EFFECTS OF MERGERS AND ACQUISITIONS ON SHAREHOLDERS’ WEALTH IN NIGERIAN BANKING INDUSTRY (Published)
Mergers and acquisitions that took place in Nigerian Banking Industry in 2005 were to create wealth for shareholders, provide solid and reliable banking institutions that can compete favourably with foreign financial institutions. Going by market value of the merged banks, shareholders wealth had been eroded, in some cases completely destroyed. The visible problems that confront the shareholders of merged banks include melt down of market prices of their shares on the stock market, depletion of shareholders fund due to huge losses incurred by the merged banks and lack of dividend pay out to the shareholders. Exploratory and correlation research designs were used. The population of this study is twenty five (25) consolidated banks as at 1st January, 2006. Stratified Sampling technique was adopted to arrive at fifteen (15) merged banks. Questionnaires were distributed to the staff of the merged banks. The instrument was validated and Cronbach’s Alpha coefficient result of 0.708 was obtained indicating the internal consistency of the instrument. Five hundred and fifty-seven (557) questionnaires were administered and a response rate of 58.3% was obtained. The findings of study showed that there was a significant relationship between shareholders wealth and capital base (ρ- value of 0.000), market share (ρ- value of 0.000), bank revenue (ρ- value of 0.000), cost savings (ρ- value of 0.000). The study concluded that mergers and acquisitions have positive effect on the shareholders wealth. The implication of findings is that, new capital brought in by shareholders of merged banks increase the size of banks total assets and revolutionized the way banks do their business. The study recommends that banks’ management should give proper attention to scope and scale of economies; eliminate redundancy, corrupt and inefficient staff; it is imperative for shareholders to always bring in fresh capital and Government should give bail-out loans to banks in distress.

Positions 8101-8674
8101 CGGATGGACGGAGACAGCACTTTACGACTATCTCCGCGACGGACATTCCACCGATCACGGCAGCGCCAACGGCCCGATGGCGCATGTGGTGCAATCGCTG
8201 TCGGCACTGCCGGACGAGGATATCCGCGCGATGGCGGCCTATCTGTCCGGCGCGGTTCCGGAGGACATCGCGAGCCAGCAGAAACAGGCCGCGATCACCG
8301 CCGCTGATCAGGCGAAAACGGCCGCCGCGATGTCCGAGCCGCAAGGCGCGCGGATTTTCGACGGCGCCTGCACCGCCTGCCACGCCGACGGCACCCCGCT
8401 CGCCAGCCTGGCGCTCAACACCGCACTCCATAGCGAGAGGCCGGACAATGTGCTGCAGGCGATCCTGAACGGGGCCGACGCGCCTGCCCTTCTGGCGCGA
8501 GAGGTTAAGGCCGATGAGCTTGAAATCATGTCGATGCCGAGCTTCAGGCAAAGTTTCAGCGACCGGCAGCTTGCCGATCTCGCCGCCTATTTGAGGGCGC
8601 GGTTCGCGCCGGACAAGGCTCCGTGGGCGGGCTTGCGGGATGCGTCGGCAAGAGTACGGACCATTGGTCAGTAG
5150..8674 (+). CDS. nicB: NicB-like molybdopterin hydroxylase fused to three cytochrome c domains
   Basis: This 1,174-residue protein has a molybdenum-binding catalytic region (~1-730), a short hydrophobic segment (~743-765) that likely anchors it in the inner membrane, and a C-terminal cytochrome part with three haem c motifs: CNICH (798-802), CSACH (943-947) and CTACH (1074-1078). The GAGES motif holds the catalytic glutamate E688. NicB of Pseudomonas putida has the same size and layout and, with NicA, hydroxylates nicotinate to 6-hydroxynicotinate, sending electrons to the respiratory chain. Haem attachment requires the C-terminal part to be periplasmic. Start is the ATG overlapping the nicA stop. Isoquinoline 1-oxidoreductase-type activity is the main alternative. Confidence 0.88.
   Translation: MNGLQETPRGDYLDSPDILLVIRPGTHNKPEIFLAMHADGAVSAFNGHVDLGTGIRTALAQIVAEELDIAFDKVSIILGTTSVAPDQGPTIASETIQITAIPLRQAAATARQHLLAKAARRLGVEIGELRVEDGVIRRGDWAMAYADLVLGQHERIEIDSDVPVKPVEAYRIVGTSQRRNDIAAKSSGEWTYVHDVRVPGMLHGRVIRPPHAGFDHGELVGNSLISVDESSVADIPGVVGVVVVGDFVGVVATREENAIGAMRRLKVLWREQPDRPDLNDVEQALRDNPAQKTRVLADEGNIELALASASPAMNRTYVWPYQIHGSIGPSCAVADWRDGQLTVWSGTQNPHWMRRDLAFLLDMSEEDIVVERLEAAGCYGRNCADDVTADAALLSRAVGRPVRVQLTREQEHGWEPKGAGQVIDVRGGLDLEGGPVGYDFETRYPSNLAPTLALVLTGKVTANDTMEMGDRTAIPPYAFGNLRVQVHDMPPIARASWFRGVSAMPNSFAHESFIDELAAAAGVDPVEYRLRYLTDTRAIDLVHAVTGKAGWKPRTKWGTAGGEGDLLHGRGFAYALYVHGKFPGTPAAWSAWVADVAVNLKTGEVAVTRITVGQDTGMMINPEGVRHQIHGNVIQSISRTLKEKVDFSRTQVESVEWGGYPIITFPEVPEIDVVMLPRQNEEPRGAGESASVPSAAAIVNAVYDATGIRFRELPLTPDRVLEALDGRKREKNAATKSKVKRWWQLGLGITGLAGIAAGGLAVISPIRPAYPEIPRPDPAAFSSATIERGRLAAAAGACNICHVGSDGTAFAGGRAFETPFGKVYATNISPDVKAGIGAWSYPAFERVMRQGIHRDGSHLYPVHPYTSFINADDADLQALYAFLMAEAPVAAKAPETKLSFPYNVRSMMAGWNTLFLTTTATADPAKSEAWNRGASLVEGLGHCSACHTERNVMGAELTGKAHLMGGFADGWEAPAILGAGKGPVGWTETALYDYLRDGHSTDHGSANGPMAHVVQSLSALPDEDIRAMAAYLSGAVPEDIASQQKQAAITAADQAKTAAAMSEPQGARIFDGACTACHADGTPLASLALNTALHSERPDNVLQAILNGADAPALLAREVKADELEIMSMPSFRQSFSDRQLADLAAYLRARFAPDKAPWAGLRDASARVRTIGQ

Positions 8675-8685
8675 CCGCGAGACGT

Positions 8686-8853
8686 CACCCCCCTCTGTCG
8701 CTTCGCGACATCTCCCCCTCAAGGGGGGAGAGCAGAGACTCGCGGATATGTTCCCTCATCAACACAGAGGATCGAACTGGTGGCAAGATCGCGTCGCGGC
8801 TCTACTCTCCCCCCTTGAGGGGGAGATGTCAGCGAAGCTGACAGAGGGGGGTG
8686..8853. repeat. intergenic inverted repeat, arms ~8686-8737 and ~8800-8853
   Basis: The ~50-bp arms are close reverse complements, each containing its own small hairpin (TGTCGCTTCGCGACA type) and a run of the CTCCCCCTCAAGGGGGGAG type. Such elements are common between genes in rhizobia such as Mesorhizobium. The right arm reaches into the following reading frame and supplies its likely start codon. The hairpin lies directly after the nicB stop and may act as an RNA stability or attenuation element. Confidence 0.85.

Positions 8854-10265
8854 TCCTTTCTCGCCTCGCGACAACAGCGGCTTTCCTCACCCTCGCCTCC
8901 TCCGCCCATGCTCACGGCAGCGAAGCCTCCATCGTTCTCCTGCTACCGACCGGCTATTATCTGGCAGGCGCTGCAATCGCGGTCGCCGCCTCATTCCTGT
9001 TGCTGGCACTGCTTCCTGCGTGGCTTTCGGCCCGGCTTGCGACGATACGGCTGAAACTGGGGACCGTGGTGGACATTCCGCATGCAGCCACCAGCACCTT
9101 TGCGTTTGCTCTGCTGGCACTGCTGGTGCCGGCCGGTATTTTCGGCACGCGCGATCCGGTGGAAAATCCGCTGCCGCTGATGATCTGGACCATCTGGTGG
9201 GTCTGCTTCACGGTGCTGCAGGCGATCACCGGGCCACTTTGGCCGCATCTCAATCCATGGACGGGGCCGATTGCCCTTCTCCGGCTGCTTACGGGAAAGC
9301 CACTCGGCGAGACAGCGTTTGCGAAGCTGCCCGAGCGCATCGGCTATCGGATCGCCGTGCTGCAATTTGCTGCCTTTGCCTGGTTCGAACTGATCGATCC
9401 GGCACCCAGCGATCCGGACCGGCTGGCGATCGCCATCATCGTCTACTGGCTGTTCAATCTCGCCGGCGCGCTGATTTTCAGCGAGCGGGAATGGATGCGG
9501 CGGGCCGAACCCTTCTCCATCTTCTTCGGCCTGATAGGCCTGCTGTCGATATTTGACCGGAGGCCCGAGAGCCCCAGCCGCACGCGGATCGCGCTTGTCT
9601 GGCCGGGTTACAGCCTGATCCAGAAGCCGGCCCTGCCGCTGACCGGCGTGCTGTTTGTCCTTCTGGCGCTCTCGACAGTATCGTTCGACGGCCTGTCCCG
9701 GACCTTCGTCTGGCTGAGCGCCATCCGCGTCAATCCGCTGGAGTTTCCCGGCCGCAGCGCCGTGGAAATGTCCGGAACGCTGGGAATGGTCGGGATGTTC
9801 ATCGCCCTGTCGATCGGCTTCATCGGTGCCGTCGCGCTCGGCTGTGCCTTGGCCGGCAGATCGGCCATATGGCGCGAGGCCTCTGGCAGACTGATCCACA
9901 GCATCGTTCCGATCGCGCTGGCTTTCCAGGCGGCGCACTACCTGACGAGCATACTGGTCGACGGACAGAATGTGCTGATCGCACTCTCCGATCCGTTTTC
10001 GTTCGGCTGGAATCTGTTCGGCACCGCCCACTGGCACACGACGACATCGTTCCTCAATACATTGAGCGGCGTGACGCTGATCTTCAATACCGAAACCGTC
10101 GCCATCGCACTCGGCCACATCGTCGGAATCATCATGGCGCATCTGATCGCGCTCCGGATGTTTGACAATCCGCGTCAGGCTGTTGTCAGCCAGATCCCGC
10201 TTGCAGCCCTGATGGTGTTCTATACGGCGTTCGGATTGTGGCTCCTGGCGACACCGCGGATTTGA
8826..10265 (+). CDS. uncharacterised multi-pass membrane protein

This paper analyses the structure, conduct, and performance of commercial banks in Ghana. The empirical investigation uses two different measures of concentration to represent market structure and a market share variable to capture the effect of Market conduct on bank performance, and two accounting measures: return data on Return on Assets (ROA), return on equity (ROE) to represent banks’ performance. Annual time series data ROA, ROE and other ratios were collected from nineteen commercial banks over the period 2007 -2012. The results indicated that market concentration and market share significantly determines profitability in Ghana, signifying the strong acceptance of the SCP hypothesis. Consequently, the research suggests the need for improvement in bank capitalization, bank size, service product innovation and effective liquidity management for the Ghanaian banking industry